Discalced Carmelite Friars

Province of St. Therese

Poet and Contemplative

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“From the abundance of his spirit [the poet] pours out secrets and mysteries rather than rational explanation” (Prologue, The Spiritual Canticle).

“In contemplation God teaches the soul very quietly and secretly, without its knowing how, without the sound of words” (Chapter 39, The Spiritual Canticle).

In the spirit of St. John of the Cross, this blog reflects on the contemplative experience and the poetic experience, sometimes separately and distinctly, sometimes in common, as mutually enlightening.

I will also post to this blog, from time to time, my own poetry, with a short interpretive note attached.

~ Fr. Bonaventure Sauer, OCD

Poetry - First in a Series

My intention is, from time to time, to submit poems I’ve written and have them posted on this blog, Poet and Contemplative. Previously, I submitted two poems to the Discalced Carmelite Friars - Province of St. Therese Blog. In re-organizing the blogs of our province, those two poems are now being moved to this one. Here is the first.

For those of you who enjoy poetry, I hope they will speak to you. To each poem I will attach a short interpretive note.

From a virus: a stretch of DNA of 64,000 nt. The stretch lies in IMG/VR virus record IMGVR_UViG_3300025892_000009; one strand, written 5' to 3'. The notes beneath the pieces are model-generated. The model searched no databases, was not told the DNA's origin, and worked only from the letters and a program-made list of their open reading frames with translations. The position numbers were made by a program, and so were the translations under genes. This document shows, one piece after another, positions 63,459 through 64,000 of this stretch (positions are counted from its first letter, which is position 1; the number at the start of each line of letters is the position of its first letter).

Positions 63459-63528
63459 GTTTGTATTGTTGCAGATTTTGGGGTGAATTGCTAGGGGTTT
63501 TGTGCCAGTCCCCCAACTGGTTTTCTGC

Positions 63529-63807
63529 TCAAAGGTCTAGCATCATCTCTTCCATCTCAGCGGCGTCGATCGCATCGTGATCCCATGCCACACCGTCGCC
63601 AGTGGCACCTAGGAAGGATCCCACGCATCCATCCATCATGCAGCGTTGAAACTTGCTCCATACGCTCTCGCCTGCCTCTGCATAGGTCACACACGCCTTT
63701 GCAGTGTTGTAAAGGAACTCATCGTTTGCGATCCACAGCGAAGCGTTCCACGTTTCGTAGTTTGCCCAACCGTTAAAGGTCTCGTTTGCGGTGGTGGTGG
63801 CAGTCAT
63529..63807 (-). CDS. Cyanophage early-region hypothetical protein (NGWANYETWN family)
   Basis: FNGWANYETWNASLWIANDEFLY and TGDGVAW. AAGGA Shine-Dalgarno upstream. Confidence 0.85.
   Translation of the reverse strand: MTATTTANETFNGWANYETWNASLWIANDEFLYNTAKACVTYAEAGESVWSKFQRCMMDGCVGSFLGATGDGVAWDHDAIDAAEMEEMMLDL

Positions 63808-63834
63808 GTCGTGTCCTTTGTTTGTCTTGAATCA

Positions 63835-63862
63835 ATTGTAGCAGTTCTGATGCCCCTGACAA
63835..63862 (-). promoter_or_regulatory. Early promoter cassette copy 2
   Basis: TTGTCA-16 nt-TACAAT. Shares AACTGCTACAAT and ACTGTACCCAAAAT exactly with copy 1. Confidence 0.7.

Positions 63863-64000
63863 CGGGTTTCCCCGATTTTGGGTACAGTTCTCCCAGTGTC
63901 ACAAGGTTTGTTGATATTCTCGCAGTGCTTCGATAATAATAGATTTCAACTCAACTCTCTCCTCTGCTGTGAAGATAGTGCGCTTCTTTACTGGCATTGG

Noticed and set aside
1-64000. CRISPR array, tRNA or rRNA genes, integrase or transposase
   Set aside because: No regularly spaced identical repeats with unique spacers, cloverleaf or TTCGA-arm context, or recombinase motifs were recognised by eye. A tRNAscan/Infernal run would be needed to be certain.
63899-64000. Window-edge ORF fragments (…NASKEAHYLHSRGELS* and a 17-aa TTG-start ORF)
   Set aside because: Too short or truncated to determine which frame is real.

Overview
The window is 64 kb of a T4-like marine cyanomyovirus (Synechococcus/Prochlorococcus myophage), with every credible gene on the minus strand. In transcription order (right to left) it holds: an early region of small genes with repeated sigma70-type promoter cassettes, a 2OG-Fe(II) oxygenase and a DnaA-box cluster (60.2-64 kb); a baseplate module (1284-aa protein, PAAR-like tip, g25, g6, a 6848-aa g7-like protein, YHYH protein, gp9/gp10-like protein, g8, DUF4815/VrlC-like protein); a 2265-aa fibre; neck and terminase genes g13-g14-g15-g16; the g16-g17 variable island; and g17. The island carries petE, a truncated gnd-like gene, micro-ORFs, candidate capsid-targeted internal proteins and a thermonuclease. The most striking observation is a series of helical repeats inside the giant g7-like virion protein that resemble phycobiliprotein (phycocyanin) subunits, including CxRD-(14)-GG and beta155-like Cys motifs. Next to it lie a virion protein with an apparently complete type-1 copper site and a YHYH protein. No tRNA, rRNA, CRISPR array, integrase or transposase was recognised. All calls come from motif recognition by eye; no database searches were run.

Sincerely,
Fr. Bonaventure Sauer, OCD 



In the Park

The pine tree speaks, testing the air.
In a swarm of sunlight its words begin to dart and sparkle.

The whole is dry, yet vibrant,

A wooden flute in its hand. It plays and plays
Tracing names on things, new
Names, each fairly buzzing with life.
They whisper to the ear.

Who understands them? Spoken,
They are gone. One gets no second chance.


Interpretive Note:

A simple poem that tries to capture a single moment of heightened awareness. The poet is walking in the park on a sunny day, perhaps one in autumn. The sunlight is warm, dry, but not hot. It plays among the branches of a pine tree. Suddenly everything seems radiant, vivid, and fully present. Then the moment is gone.

Recollection—or interior mindfulness, where one is present in the here and now to what is around you and within you—is a human state which can be acquired and practiced. It is not prayer itself, but undergirds prayer as, in such moments of interior self-awareness, we become intently aware of the presence of God, not through a vision, but through an act of living faith. 

Had the poet moved from the moment of heightened awareness he experienced in the park to a moment of attentiveness to God’s presence within or around him right then and there, then the poet would have moved from the state of recollection to the prayer of recollection.

Who knows? Maybe he did. 




Written by Fr. Bonaventure Sauer, OCD

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